The McGranaghans were told to to “put a match to” their family’s pub in Donegal. Instead, it became a labor of love.Michelle McGranaghan Pabon

When we were searching for advice to help us decide what to do with my father’s property in Raphoe, County Donegal, we were told by respected family friends: “Put a match to it all.”

My father, Hugh McGranaghan, passed away four years ago. He had a pub called the Tirconaill House and five small rundown houses around it. He left them to me and my siblings. The pub and houses were all deserted and needed a lot of work.

But they were important. My father had been born in a small apartment above the Tirconaill House along with his two brothers and sister, and his mother ran the pub and worked behind the bar well into her 90s.

My grandmother was an inspiration to us. Not too many women could own and run a bar business and raise a family in the early 1900s. As a child, I remember my grandfather as a quiet, gentle man who looked after the cattle on the farm. My granny was a tough businesswoman who worked behind the bar. She needed to be in order to handle the cattlemen after a day at the market. She would scold them for tracking mud through the bar. But then she would put on a big pot of stew and feed them dinner before they headed home.

Although she was stern, the patrons seemed to have the utmost respect for her. Some patrons feel that her spirit still haunts the bar today.

When my dad immigrated to the US, he followed in his family’s tradition and bought and ran a bar in Elmhurst, NY. He named it the Donegal Pub (Tirconaill in Gaelic). He raised me and my four siblings above the bar.

I’ll never forget the way the patrons of the bar viewed my father and how rewarding the business was. It was the bar where “Good friends meet,” and remained so for 40 years, until the Donegal Pub doors were closed for good after a terrible fire in 2000.

My father was a proud Irishman and both he and my mother instilled their love of their cultural heritage into their five children. Growing up we spent many of our summers in Ireland. My sister and I took Irish Step-Dancing and my brother played the accordion. My father was also an active member of the Emerald Society and the Donegal Association.

In the summer of 2001 he took all of us, including our spouses and children, to Ireland. He enjoyed showing off his 8 grandchildren to the town. He rented a mini bus that fit all 18 of us. He drove it and he gave us a tour of the old country (mostly Donegal), and you could tell how passionate he was about his country when he described the beauty and history to us. We had the best time and created a lot of priceless memories that summer.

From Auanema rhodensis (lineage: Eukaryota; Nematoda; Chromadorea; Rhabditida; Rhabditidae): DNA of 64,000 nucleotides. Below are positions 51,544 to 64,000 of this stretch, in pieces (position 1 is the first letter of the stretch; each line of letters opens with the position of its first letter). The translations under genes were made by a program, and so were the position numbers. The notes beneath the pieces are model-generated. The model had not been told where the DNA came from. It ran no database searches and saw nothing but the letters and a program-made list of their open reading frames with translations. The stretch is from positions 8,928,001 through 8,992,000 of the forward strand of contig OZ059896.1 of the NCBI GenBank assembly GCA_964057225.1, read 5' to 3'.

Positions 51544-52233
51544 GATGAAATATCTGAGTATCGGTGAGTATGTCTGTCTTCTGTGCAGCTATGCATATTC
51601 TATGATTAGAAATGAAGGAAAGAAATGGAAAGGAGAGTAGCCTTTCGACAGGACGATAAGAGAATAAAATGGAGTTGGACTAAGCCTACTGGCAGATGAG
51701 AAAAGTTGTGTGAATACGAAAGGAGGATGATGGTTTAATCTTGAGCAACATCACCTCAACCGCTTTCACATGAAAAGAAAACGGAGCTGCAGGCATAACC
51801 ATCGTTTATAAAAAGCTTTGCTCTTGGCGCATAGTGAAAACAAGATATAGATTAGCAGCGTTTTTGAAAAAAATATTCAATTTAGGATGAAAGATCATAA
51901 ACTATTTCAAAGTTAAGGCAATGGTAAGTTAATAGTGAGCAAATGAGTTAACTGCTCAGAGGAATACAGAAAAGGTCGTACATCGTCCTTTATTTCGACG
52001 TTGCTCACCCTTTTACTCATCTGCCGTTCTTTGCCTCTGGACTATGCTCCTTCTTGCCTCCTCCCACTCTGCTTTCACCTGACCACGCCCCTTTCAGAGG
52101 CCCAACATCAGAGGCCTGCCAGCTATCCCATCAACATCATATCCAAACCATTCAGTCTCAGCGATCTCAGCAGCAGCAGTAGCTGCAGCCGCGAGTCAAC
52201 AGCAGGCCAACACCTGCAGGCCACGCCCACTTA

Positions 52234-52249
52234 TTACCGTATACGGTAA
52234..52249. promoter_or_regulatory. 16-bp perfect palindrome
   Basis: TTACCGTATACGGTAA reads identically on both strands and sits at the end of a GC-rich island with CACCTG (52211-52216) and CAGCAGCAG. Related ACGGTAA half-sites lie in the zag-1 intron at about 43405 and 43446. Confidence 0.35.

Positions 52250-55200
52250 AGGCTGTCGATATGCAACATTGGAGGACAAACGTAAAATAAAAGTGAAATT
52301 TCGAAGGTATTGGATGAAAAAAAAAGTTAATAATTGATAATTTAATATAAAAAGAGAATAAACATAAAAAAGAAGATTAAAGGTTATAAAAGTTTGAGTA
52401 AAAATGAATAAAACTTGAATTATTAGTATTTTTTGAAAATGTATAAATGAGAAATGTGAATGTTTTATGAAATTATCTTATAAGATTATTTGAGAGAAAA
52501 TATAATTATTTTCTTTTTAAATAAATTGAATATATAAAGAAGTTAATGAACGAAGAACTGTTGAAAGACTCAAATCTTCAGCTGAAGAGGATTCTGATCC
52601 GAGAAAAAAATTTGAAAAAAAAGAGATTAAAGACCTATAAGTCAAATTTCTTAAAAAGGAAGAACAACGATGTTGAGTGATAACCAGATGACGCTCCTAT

So after he passed away in 2011 we couldn’t just abandon the pub in Raphoe. There was no way we were just going to get rid of our family’s legacy without a fight.

The summer after my father passed my husband and I went over to Raphoe. Returning to Ireland, it was very depressing to see the once lively little corner of the town all deserted and boarded up. Years ago, when the economy was doing well, my father had been offered a million euros for the bar and all his property around it. But my dad didn’t have the heart to let it go because it meant so much to him. But by that point we could barely give it away. Besides, how could have sold something that was so near and dear to our father’s heart?

With a lot of elbow grease my husband and I washed, scrubbed and painted one of the houses. Then we staged it a bit with all the furniture we found in all the other houses and added a few personal touches. A few months later it was rented.

This motivated us to fix up another house. At this time my cousin (on my mother’s side) and her husband had lost their jobs so we hired them to fix up the remaining 3 houses and the bar. With the help of my aunt, some local handymen, plumbers and electricians we were able to rent two more houses and open the Tirconaill Pub. (Let’s just say we are Raphoe Hardware’s BEST customers.)

It’s been far from easy. My brother, Mick, took over most of the responsibility and he spends endless hours taking care of paper work and managing business matters overseas.

But today, three of the houses are being rented and the Tirconaill Pub is open for business. By no means do we think we will make money, but we do know we made a difference! We brought life back into a small deserted town. Most importantly, we know we made our father and grandparents proud by keeping up the McGranaghan family legacy!

Although Dad’s spirit is with us and guiding us all the time, it is most prominent when we are in Raphoe. The townspeople go out of their way to tell us stories about him and tell us what an amazing man our father was. It’s an incredible feeling to have others rave about him. It’s just a reminder how blessed we were to have had him as our father!

Hopefully, this legacy will continue for future McGranaghans to come!

*Originally published in August 2015.